By Elaine Liner
By Jim Schutze
By Rachel Watts
By Lauren Drewes Daniels
By Anna Merlan
By Lee Escobedo
In their place, left to right, are Jerry Palter, Alan Barrows and Mark Shubb--the Folksmen, as they've been collectively known since 1961, when Barrows and Shubb, then known as the Twobadors, left Vermont for Greenwich Village and met Palter at a club called The Folk Place. Throughout the 1960s, they would release on the Folktown label albums such as Singin', Pickin' and Hitchin' and garner a single Top 70 hit, "Eat at Joe's." The Folksmen came of age alongside such acts as the New Main Street Singers, the neuftet that recorded 30 albums in the 1960s, chief among them Songs of Good Cheer; and Mitch and Mickey, a lovesick duo who pined away for each other on albums like If This Rose Could Talk and Songs from a Love Nest till their tragic breakup sent Mitch Cohen into a downward spiral of depression and madness that culminated with his albums Songs from a Dark Place and Cry for Help. Not long ago, all three acts reunited in Manhattan for a concert paying homage to Irving Steinbloom, the promoter who made stars of them during the folk-music heyday, which is captured in the just-released film A Mighty Wind.
Of course, there is no Spinal Tap, no Folksmen, only Michael McKean (St. Hubbins, now Palter) and Christopher Guest (Tufnel, now Barrows) and Harry Shearer (Smalls, now Shubb), three men who find little funny about making comedy or music. (They penned most of the music in A Mighty Wind, as they'd done for 1984's This is Spinal Tap.) There are no Mitch and Mickey, only Eugene Levy and Catherine O'Hara, who have known each other three decades, long before they were on SCTV. There are no New Main Street Singers, only Parker Posey and John Michael Higgins and Jane Lynch and other veterans of two films Guest has made as director, Waiting for Guffman and Best in Show.
Like its predecessors, A Mighty Wind is an entirely improvised "documentary" gently mocking those who take themselves too seriously, who need the mighty wind knocked out of them--in this case, folk musicians who protest nothing, who sing songs about never wanderin' anywhere, who perform historical ballads about people and places that never quite existed.
The Folksmen perform songs about train accidents in coal mines, about diners with bad signs, about lispy field workers haunted by "the silver tentacles of the moon's rays." The New Main Street Singers, wielding more guitars than a Fender outlet store, come on like street-corner cultists; their chirpy "The Good Book Song" insists if David didn't smite Goliath, "our bosses would all be 30 feet tall...and we'd sleep in the cracks between their toes." As for Mitch and Mickey, it all comes down to one pivotal moment: It is said their kiss on live TV, during their performance of "A Kiss at the End of the Rainbow," was "the most momentous event in humankind." For them, all that remains to be seen is if, when reunited, they will smooch again and whether decades of madness and sadness will vanish.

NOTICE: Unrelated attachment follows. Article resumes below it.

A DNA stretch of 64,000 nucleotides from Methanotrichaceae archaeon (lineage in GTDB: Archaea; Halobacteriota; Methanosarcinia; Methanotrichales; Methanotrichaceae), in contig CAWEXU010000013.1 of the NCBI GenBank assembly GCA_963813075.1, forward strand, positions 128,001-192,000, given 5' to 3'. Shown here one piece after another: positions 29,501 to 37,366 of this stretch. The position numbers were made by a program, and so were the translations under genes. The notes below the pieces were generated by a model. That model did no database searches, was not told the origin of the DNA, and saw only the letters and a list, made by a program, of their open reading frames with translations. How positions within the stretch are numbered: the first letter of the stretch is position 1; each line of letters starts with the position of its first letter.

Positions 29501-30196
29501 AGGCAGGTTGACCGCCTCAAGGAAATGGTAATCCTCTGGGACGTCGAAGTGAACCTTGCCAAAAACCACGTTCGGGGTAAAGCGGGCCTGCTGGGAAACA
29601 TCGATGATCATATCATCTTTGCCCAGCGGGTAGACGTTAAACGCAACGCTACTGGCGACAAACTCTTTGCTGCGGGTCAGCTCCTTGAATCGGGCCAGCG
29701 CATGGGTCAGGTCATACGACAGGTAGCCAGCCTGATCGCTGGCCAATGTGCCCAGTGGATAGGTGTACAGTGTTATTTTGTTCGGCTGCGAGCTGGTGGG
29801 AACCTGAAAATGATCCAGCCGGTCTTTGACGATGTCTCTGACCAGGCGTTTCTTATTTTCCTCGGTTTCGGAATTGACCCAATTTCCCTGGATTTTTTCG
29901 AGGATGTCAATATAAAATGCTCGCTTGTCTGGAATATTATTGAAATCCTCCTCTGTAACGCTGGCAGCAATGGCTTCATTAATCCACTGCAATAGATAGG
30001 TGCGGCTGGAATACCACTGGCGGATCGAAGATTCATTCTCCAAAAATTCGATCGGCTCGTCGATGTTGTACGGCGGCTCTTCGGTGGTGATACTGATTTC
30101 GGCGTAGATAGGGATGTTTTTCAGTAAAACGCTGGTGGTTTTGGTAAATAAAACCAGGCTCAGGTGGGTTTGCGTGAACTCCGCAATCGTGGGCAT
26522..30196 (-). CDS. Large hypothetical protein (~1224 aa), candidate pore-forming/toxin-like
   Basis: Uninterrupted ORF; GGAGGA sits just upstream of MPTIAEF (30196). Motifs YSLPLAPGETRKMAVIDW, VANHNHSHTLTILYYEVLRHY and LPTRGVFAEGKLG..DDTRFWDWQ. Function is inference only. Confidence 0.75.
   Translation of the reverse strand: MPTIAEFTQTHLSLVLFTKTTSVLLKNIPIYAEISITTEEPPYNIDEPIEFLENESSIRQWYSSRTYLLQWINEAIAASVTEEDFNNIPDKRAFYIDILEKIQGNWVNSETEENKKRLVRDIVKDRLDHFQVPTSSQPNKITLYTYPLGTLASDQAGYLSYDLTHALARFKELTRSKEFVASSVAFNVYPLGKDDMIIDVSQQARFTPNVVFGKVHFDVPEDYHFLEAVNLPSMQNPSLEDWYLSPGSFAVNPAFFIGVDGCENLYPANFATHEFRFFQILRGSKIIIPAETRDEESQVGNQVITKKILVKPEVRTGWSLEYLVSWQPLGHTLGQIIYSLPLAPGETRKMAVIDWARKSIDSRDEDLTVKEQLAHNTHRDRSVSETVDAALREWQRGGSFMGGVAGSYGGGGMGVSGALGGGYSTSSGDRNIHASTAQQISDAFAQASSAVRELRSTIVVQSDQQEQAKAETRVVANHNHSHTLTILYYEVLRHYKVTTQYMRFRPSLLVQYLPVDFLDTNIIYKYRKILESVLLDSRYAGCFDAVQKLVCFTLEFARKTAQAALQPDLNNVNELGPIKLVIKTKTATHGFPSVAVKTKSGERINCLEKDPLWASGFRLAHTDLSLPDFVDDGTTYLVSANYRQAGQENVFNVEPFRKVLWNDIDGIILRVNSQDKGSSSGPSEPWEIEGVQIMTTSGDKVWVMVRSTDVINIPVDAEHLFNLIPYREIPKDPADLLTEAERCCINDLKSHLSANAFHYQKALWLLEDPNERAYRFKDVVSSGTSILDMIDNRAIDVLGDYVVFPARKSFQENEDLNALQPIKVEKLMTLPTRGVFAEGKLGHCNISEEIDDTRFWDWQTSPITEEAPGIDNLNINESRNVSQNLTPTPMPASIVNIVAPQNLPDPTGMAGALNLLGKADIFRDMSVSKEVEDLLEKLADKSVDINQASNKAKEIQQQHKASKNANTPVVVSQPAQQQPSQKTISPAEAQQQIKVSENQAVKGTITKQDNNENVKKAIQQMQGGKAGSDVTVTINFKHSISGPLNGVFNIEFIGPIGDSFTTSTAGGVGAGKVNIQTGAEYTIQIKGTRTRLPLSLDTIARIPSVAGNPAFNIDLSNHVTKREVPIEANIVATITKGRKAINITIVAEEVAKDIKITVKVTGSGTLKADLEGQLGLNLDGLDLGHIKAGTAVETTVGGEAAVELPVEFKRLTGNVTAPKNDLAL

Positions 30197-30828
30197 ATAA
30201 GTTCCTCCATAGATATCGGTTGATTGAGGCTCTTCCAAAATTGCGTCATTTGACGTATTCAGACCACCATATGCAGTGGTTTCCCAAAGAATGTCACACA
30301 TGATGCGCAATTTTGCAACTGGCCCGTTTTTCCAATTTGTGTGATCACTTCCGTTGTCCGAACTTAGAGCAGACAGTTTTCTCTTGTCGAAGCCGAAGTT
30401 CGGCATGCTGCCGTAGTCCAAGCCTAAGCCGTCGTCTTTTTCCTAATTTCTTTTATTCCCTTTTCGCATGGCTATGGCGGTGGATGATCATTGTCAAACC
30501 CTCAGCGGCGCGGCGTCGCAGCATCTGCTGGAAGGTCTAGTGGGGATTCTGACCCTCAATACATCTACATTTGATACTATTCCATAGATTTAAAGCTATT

"There is obviously a string that connects all of these movies, in terms of the earnestness of the characters," says Guest, who co-wrote the outline of A Mighty Wind with Levy. "That's a good word for folk musicians, that they're earnest about their work and they take that seriously, and that's true for these guys [in A Mighty Wind]. It's kind of fun finding different versions of that. The New Main Street Singers take themselves really seriously: They work their asses off to rehearse, their harmonies are perfect, they work on their appearance. To us, the Folksmen, that would be insane, but, of course, it goes both ways. The Folksmen look down on them as commercializing folk music. And then there's Mitch and Mickey, who are immersed in this more romantic version of writing songs."
"Moviemakers always draw their humor from stupid people, kooky people," says Shearer, who sports in the film a frightening neck beard. "I think that happens a lot. You have a much broader range when you say, 'Well, the canvas is people who take themselves too seriously.' They can be smart, they can be less smart, they can be all kinds of folks, but when they have this in common, you have a much wider range to choose from as an actor."
"Farces are always about very serious things," says McKean. "They're always about getting caught cheating on your wife or whatever. To the character, if it's not serious, it's not funny."